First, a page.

First week review: turns out my students are anti-evolution

I am doing two new things at once. Teaching a fully online class, and committing the uncoverage act upon said class. Because it is online, and only six weeks (winter session) I haven’t been able to fully implement Lendol Calder’s entire syllabus, but have extracted the core elements—not the celebrated “not covering everything,” but the focus on the “cognitive moves” essential to historical work. This class is World History, 1900-1950 and I have chosen four points on which to practice the cognitive moves: Japanese modernization, Middle Eastern partition after the Great War, the modernist-fundamentalist conflict in America, and life in totalitarian states, particularly Nazi Germany.

On top of the cognitive moves I have worked into class materials the rhetoric of Sam Wineburg in regard to historical thinking “as an unnatural act.” And if I wasn’t overloading it with enough pedagogical excitement, I’m throwing in the Tracy McKenzieJohn Fea tag team on how historical thinking creates good habits for modern civil societies.

Had face-to-face (via Google+) meetings with students this week and the good news is that they seem vaguely aware that this particular history class is not devoted to a lot of reading and essay-production, but to work that rehearses ways of thinking. Only time will tell if they actually get it or if it was all just flattery. Students are good at flattery, and young professors are good at falling for it.

The crux of this course is structured and progressive engagement with primary sources, so I decided to first collect a baseline for how untrained undergraduates approach sources and think about them. I gave them this pamphlet and asked them to “analyze it,” submit their analysis to me, and then discuss it in a forum post.

I made these generalizations about their “analysis.” Students have a tendency to be judgmental about the author’s statement. They want to engage the author in debate over the statement he made. And they felt compelled to state if they agreed, or disagreed, with the author’s statement.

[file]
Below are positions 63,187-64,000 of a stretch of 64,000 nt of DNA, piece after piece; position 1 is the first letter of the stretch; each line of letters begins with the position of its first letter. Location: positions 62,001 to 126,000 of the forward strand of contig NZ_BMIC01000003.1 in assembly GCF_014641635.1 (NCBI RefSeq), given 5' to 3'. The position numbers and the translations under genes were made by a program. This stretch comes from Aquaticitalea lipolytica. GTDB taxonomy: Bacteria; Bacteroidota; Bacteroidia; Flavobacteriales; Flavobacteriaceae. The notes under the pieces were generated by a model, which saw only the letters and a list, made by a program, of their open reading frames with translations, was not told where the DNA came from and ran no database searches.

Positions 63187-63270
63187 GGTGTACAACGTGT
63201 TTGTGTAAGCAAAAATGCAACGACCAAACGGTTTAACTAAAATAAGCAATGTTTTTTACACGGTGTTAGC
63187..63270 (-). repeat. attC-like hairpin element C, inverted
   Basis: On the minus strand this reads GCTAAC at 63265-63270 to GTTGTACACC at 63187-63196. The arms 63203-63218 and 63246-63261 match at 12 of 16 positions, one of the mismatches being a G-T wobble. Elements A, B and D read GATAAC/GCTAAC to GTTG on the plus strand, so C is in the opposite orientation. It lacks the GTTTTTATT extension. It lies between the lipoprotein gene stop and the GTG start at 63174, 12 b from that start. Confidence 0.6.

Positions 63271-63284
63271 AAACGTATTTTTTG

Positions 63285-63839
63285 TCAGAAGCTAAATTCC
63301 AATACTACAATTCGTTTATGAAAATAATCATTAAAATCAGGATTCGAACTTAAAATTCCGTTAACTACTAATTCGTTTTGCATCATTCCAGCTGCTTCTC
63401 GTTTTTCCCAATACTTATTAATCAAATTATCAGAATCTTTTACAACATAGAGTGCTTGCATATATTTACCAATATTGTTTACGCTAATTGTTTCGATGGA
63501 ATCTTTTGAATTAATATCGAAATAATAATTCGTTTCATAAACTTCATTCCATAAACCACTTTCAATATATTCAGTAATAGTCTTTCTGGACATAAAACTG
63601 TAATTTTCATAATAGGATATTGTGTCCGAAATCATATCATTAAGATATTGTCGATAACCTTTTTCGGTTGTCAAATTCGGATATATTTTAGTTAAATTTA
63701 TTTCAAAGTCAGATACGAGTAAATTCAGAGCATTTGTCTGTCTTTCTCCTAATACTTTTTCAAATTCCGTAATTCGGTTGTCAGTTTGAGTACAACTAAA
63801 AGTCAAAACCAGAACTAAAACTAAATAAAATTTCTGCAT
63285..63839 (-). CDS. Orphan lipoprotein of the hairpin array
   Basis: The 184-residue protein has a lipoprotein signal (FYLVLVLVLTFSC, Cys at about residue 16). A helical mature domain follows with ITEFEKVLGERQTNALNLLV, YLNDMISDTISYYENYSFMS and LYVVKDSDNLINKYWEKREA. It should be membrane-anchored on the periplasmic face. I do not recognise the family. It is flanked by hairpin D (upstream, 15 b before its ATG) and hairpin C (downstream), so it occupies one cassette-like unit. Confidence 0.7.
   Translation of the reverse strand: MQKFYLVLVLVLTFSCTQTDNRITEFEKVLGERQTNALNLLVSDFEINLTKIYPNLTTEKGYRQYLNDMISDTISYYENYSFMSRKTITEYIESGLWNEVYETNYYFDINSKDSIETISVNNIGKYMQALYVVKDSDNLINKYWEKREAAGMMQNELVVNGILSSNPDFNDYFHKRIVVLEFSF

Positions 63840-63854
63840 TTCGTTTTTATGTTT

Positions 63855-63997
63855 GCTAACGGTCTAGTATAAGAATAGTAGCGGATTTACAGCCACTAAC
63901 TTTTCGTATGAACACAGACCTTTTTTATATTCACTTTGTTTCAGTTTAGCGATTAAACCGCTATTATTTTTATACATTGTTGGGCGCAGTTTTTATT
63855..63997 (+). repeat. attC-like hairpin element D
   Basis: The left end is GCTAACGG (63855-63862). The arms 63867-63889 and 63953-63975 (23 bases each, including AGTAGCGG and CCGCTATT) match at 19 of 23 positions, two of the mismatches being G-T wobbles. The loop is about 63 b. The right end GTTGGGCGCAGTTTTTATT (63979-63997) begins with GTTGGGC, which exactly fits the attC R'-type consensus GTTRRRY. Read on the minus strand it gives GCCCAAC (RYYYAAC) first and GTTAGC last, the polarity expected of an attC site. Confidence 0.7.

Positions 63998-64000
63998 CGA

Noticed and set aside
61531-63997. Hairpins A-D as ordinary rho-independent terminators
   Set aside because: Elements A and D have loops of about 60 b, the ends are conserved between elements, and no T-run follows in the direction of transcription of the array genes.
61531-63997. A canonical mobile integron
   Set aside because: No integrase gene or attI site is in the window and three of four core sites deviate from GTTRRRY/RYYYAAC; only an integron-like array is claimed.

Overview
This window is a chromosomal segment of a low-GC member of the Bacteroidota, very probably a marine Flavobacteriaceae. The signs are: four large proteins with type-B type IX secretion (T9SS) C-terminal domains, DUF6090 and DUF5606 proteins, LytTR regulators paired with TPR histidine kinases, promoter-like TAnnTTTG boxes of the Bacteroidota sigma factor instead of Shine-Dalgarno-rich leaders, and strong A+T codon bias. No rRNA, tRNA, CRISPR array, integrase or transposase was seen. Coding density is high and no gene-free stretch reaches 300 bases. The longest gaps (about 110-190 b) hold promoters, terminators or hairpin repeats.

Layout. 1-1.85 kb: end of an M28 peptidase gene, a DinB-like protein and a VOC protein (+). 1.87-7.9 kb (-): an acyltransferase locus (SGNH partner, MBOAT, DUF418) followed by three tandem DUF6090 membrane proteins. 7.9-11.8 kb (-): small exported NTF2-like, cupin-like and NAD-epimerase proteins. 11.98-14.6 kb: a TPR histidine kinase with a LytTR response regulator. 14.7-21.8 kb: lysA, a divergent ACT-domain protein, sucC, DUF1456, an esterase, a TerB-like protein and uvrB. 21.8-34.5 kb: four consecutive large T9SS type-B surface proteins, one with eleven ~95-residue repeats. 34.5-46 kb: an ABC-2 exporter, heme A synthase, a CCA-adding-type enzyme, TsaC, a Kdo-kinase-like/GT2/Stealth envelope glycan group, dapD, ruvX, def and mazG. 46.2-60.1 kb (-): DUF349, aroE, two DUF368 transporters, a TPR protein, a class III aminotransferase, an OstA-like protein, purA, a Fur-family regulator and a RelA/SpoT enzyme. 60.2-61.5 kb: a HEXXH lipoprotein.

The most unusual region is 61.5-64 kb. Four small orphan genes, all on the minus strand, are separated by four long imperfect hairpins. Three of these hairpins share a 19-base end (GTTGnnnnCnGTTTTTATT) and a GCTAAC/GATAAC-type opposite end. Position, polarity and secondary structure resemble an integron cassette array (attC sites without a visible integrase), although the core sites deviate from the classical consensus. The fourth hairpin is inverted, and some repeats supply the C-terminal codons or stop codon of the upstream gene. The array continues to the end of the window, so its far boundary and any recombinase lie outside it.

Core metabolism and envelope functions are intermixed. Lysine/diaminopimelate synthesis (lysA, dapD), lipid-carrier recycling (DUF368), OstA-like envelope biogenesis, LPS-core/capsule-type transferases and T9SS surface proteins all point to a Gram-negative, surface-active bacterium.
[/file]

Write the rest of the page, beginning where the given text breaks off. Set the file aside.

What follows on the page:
These observations are interesting and somewhat expected. Fortunately, it gives me a pivot point to better explain what we will be doing with primary documents in this class, and to collect a list of things not to do for future use.

Their statements on the forum, however, left me feeling rather ambivalent. Now, I picked this document, an anti-evolution-in-public-schools pamphlet from 1926, because it is somewhat relevant to our time period and one of our modules. In the freer atmosphere of the discussion forums, the students did not engage the historicity of the document—or the document itself—at all. They took the opportunity to state their position on the teaching of evolution in schools today. (And much to my surprise, a plurality of them are against it. It would seem that in my beloved state undergraduate knowledge about what evolution actually is comes from home- and Christian-school teachers.)

But their opinion on that fraught subject is not really the concern of myself or this class. Should I have used this document? It is good because it is relevant (to the class and to the cultural currents of the students’ lives) and it is engaging. It is not good because the topic—as proven by the forum—distracts us from the work at hand, and—even though no arguments broke out (though some tension is evident)—this is a polarizing topic that I don’t need in my virtual classroom. My only intervention into the discussion was a mass email noting my observations and suggestions that we will be approaching documents differently from here on out, and a note that historical thinking skills will help break the bad habits of contemporary cultural war rhetoric.

I am going to hold fast on a decision here because I want to re-use the document in the last week by having them analyze it again, this time using the skills they have rehearsed.

At least they are engaged and I am excited. But we’ll see if their level of engagement can be sustained as next week we examine primary documents on early twentieth century Japan and do an exercise roughly adapted from Calder’s workshop assignment #1.

I will let you know how it goes.


Leave a Reply

Fill in your details below or click an icon to log in: Logo

You are commenting using your account. Log Out /  Change )

Google+ photo

You are commenting using your Google+ account. Log Out /  Change )

Twitter picture

You are commenting using your Twitter account. Log Out /  Change )

Facebook photo

You are commenting using your Facebook account. Log Out /  Change )


Connecting to %s